As is becoming increasingly common, I first learned about this book from a friend’s Instagram (the best way to find new reads!). I’m a big walker here in New York (sorry, MTA) and that habit carries over when I travel, so I knew it would be the perfect fit for an upcoming trip to Paris. What I didn’t know was that FLÂNEUSE would be a thought-provoking and perspective-shifting meditation of how throughout history, a woman walking in a city—George Sand in Paris, Patti Smith in New York, Virginia Woolf in London, and the author herself in Tokyo—is a radical, political, and personal act. I devoured this on the plane, and then carried it with me through every winding street.

Affections
by Rodrigo Hasbún
Though I consider myself to be pretty well read, I’m embarrassed to admit that my knowledge of South American and Latin American literature is quite limited. I’m trying to change that with a new reading goal of exploring new places and people, and AFFECTIONS was one of my first stops. It’s a slim but stunning novel inspired by real events surrounding the Ertl family, whose Nazi affiliations drove them to Bolivia after the war. When the patriarch, Hans, brings two of his daughters on an expedition to a fabled lost Incan city, everything changes, and the family is thrown into chaos. It’s a remarkable meditation of war, family, loss, and resistance that everyone should read.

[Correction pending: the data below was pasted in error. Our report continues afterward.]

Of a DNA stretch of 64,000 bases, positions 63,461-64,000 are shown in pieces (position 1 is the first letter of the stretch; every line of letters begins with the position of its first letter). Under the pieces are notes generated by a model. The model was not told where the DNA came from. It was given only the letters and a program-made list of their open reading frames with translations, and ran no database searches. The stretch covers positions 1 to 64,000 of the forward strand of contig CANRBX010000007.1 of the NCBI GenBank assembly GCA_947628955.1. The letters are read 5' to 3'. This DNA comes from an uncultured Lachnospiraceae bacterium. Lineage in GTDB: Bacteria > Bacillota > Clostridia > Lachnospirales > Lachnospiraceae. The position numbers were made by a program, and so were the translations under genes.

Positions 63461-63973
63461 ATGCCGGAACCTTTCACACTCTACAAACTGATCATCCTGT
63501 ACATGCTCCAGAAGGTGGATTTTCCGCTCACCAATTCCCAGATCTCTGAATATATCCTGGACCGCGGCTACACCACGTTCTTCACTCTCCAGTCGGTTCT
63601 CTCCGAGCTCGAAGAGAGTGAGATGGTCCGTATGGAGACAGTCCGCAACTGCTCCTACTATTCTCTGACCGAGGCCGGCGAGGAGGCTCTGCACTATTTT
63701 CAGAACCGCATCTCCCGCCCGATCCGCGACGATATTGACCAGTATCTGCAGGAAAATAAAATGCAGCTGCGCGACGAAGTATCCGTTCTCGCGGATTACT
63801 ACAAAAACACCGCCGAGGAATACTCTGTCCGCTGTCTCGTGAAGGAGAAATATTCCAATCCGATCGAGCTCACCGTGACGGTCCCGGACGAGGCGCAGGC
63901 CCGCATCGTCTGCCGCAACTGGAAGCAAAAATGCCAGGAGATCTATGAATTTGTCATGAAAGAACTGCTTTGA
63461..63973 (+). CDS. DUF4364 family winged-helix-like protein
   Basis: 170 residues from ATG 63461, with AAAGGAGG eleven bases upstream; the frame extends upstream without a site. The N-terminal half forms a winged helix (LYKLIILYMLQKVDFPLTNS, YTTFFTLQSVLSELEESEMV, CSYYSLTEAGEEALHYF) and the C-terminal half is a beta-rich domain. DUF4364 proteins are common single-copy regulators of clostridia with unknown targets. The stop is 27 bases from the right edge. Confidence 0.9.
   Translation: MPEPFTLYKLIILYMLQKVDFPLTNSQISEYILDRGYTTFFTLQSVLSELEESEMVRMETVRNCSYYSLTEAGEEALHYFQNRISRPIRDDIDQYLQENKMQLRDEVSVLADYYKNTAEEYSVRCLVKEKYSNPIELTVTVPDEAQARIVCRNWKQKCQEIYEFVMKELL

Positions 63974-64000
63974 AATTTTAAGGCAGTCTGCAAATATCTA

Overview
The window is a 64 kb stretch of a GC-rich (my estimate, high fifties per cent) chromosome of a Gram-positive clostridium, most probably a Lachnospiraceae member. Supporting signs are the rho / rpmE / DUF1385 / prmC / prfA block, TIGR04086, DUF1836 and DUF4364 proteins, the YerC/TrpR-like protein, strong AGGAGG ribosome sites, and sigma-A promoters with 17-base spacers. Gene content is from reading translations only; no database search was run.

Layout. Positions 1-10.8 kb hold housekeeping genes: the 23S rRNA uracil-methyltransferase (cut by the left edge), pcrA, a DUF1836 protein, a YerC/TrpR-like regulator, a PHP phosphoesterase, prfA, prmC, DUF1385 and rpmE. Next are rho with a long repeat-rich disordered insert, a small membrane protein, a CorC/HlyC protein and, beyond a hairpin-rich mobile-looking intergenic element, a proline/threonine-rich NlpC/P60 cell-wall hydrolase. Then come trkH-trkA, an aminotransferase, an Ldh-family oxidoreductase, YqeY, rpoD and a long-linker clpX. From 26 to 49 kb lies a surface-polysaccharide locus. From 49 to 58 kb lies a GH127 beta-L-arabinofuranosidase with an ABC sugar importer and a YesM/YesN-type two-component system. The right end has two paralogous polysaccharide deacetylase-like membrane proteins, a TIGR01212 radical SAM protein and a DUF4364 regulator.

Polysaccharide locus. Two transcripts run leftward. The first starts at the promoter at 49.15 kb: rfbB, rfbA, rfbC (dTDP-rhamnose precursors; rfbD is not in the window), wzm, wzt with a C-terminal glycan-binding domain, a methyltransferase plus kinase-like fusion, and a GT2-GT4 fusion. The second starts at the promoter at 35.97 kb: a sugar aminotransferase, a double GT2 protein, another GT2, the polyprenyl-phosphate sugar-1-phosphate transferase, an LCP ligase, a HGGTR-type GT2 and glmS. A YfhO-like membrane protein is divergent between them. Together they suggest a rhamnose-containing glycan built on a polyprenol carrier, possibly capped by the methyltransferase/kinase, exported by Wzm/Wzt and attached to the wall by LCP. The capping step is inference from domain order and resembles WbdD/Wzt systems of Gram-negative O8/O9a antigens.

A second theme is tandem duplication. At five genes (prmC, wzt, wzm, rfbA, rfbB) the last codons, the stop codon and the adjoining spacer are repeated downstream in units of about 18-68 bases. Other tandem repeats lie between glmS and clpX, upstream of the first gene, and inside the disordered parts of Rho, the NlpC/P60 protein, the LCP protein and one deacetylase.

Affections
Rodrigo Hasbún

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The Animators
by Kayla Rae Whitaker
I was lucky enough to get my hands on an early copy of this 2017 debut, and spent the rest of the year recommending it to everyone. The novel follows longtime best friends and creative partners, Mel and Sharon, who are about to celebrate the release of their first full-length feature, based on Mel’s difficult childhood. But, as cracks in their personal relationship begin to threaten their professional one, Sharon is forced to return home herself and reckon with the trauma and secrets she’s been long trying to forget. This is a powerful novel of female friendship, tragedy, and love that I wish had gotten just as much attention as its counterparts last year.
The Animators
Kayla Rae Whitaker

MENTIONED IN:

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By Taylor Noel | June 12, 2017

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All the Lives I Want
by Alana Massey
I’m a big fan of essay collections centered around culture, and this book by Alana Massey didn’t disappoint when it came out early in 2017. Looking critically and wittily at pivotal female icons (are you sensing a theme in this list?) from Sylvia Plath and Lil’Kim to Britney Spears and Anjelica Huston, Massey examines why we’re obsessed with the lives and legacies of certain celebrities, how they mix and match with each other, and how they not only shape our view of the world but of ourselves as well.
All the Lives I Want
Alana Massey